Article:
Colic

A colicky infant cries for hours for no known reason. The cry is often a fussy screaming. Colic begins in infants about 2-4 weeks old and can last 5 months. It is more common in boys and first-born children.

The exact cause of colic is unknown. Tiredness, food allergy, overly warm milk or overfeeding your baby may play a part. Stress in the home, loneliness and pain may also have a role. Your colicky infant may simply want to be held or to go to sleep. It is hard to treat colic since its cause is unknown. Holding, cuddling and rocking your baby usually works best.

What should you do?

  • Burp your infant after each ounce of formula. If you are breastfeeding every 5 minutes.

  • Do not give a feeding every time the baby cries. Wait at least 2 hours between feedings.

  • When trying to comfort a crying infant, use soothing gentle motions.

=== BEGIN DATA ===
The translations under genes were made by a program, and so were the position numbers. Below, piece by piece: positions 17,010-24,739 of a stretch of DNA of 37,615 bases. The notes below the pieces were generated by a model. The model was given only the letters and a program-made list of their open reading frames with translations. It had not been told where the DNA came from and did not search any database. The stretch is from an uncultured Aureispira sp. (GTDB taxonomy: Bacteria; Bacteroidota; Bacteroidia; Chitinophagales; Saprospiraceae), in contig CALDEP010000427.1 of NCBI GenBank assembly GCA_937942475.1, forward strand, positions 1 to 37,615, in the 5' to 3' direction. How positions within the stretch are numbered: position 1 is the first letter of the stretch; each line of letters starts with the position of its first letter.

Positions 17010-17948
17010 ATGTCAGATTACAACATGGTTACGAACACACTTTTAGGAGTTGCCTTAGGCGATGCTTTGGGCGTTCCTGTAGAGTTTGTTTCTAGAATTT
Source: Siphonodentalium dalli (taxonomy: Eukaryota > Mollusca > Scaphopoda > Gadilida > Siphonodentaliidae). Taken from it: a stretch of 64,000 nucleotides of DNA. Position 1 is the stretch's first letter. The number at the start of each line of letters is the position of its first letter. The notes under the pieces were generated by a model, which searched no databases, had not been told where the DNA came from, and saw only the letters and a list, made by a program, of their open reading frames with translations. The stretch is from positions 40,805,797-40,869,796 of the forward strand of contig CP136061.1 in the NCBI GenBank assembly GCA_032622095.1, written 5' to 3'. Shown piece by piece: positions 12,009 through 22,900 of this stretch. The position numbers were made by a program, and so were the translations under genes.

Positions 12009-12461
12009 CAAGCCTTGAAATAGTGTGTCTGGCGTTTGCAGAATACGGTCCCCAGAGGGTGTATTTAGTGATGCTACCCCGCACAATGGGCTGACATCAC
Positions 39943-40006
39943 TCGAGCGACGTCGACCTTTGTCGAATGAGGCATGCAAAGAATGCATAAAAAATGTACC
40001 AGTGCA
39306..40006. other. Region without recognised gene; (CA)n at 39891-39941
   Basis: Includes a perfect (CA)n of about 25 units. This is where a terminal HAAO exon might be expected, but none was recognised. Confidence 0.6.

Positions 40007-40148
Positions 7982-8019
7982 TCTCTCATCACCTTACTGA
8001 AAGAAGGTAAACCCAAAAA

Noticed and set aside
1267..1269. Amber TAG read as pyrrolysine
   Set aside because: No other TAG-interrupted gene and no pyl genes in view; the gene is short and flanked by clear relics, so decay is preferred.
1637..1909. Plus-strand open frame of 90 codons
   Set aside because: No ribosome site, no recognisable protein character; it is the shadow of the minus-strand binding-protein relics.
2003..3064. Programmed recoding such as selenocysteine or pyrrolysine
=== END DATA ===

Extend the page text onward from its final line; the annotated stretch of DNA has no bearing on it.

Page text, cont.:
• When your baby is having an attack of gas, hold him securely and gently massage the lower part of the stomach.

  • Try not to let your baby sleep more than 3 hours at a time during a day.

  • The baby’s constant crying can be very stressful. Try to be patient and stay calm. Remember you did not cause your infant’s colic, so don’t blame yourself.

Contact your doctor if: your baby seems to be in pain or acts sick, your baby has been crying constantly for more than 3 hours, your baby develops a high temperature and is less than 3 months of age.

Source: The PDR Family Guide, Encyclopedia of Medical Care (1997)